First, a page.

Data sharing is something that government agencies are aware of, and some recognize it as a priority. However, there are varying degrees of urgency depending on the specific concerns of each municipality and state. Data sharing at the state government level means better collaboration, more informed decision making for the communities the state manages, and a proactive rather than reactive process of governing. There are hurdles that all state agencies must overcome, and one of the first is making certain that all agencies have the right personnel in place to help collect, digitize, and share information with state databases. Another challenge is making sure that data is ready for consumption by other agencies.
How Do State Governments Overcome the Challenges of Data Sharing?
Look to States Who Have Innovated and Have an Effective Data Sharing Plan in Place
Missouri has piloted a data sharing program that has been in effect long enough to provide measurable results with regard to the impact on the government. For Missouri’s Departments of Health and Senior Services, Mental Health, and Social Services, data sharing has provided a reduction of hospital use by Medicaid program participants by 20 percent in 2015 as well as reducing emergency room visits by the same group by 12 percent. Data sharing among Missouri agencies has created a more effective healthcare experience for these participants, saving approximately $8 million annually, according to governing.com.
A data sharing process like the one Missouri has created does not come together overnight. Sharing data within the healthcare field comes with many regulations, privacy concerns, and legal issues that must be taken into consideration, as is true for all government agencies dealing with sensitive data. Learning from Missouri’s successes and setbacks provides agencies in other states more insight into the resources they will need to build effective state government data sharing processes.
Texas is one of the latest states to adopt and enact a data sharing system. Statewide Data Coordinator Ed Kelly took on this project with the Department of Information Resources, believing that the change would not only enhance Texas agencies’ data collection but also to the overall cooperative culture of Texas agencies. His approach included meeting with state agencies across the state, which gave him an overview of where each agency stood with data collection and storage. The information he received allowed him to identify each agency’s progress toward active participation in the State of Texas data sharing community. Through this process, Kelly has facilitated connections among agencies; for example, the Texas Veterans Commission and the state Department of Agriculture found common interests through these meetings.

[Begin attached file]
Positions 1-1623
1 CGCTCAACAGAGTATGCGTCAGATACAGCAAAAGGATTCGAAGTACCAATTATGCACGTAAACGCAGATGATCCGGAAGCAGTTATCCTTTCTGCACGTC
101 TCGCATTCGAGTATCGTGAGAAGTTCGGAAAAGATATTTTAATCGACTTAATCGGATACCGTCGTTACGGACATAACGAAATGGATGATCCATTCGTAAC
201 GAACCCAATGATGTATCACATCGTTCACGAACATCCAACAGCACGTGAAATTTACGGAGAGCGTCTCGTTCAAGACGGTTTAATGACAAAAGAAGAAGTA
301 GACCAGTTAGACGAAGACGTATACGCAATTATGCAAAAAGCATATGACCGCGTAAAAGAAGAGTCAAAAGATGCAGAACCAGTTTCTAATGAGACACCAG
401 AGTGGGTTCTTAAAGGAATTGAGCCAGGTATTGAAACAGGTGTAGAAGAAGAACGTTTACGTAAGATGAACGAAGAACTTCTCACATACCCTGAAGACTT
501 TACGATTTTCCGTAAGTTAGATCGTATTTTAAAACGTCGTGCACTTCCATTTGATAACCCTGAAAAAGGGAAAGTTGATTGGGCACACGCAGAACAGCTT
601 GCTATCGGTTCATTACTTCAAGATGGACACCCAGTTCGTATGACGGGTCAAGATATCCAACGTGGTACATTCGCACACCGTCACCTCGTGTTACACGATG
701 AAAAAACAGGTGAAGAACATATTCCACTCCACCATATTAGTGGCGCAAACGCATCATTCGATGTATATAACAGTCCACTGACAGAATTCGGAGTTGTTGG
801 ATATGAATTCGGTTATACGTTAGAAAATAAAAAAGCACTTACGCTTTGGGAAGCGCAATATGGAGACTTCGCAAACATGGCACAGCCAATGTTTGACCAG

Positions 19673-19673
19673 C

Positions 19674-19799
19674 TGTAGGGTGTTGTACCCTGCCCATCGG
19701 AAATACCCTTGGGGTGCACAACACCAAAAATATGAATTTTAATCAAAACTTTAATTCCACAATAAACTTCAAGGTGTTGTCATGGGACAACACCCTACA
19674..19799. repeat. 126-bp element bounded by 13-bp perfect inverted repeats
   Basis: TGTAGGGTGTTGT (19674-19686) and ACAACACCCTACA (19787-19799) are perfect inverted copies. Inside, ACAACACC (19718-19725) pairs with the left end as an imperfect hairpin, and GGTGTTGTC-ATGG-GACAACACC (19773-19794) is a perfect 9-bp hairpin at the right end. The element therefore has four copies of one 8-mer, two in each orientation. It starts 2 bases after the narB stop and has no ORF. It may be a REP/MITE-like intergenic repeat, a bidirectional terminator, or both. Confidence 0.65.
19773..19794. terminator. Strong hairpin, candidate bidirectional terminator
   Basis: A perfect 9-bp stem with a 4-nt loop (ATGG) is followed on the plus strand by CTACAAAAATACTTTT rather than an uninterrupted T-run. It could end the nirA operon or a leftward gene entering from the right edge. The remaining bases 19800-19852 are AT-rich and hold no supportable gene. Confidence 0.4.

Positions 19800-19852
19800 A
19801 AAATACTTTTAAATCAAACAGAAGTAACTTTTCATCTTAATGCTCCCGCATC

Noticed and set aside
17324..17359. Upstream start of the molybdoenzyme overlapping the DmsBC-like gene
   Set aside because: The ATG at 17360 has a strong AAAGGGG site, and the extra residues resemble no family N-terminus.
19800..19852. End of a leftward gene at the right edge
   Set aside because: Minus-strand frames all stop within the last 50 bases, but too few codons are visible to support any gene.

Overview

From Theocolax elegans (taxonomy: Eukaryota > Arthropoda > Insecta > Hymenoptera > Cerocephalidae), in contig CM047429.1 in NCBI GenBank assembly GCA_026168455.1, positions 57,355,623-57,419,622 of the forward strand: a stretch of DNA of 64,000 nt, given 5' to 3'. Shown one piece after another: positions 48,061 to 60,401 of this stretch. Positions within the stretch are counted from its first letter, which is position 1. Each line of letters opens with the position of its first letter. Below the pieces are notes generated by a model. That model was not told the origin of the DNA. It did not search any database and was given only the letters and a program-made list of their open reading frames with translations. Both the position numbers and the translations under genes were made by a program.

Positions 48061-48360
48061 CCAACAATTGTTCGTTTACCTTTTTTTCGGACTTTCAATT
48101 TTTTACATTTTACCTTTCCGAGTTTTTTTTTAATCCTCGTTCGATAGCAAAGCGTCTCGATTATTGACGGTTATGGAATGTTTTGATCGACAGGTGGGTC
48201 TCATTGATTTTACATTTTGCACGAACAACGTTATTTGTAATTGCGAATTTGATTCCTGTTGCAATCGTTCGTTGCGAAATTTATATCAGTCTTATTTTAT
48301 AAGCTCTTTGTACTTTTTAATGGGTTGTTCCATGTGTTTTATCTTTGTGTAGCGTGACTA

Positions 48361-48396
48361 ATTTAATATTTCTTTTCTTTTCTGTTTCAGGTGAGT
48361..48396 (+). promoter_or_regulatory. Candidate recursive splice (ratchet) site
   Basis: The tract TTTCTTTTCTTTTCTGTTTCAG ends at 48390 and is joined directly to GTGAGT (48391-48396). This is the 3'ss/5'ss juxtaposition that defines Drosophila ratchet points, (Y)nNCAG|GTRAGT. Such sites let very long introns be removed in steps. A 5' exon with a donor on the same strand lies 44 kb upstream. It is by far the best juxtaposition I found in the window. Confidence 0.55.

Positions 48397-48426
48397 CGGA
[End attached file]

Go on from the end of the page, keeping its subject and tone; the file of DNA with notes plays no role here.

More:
There is no need to reinvent the wheel when it comes to state data management and sharing. Learning from the challenges and successes of other states provides a clear benefit to state governments launching their own data sharing efforts.
Choose the Right Agencies to Include in the Process First
Data sharing and collection is a long-term process that will integrate agencies across the state government landscape over time. Certain questions can help state government technology leadership identify the best course of action:
- Which agencies would benefit the most from data sharing, and which will show results first?
- What is the value of data sharing solutions for the various government agencies?
- Which agencies will be most strongly impacted by this solution, and how will those results be measured?
When data sharing processes are put into place, enacting a dedicated effort to track the effect of the changes from day one can help states to clearly measure their progress over time. Just as Missouri found that their health and social benefits related services were greatly impacted by the data sharing initiative in their state, all states should be looking at which changes are most advantageous across their departments as they implement their own initiatives.
Ensure there is Support for the Effort to Enact Data Sharing
Before moving forward with a data sharing plan, states should also consider questions originating from a variety of stakeholder perspectives:
- Are there bureaucratic or procedural barriers to state agencies being more open with their data?
- Are there budgetary concerns related to placing qualified personnel to help consolidate and share data?
- How will the data be stored?
- Who is the right team to ensure an efficient transition and secure solution?
Carefully addressing these concerns enhances buy-in by personnel at all levels of state government, facilitating greater success in the initiation and implementation of data sharing efforts.
Data sharing is essential to the future of state government, and its benefits outweigh any concerns that may arise from a lack of familiarity with the new process. Data sharing can improve communication, actionable insights, and overall analytics not only for city, state, and federal government agencies, but also to the public served by these governments.
ISF works to help state agencies complete successful projects through strategy, process, and technology.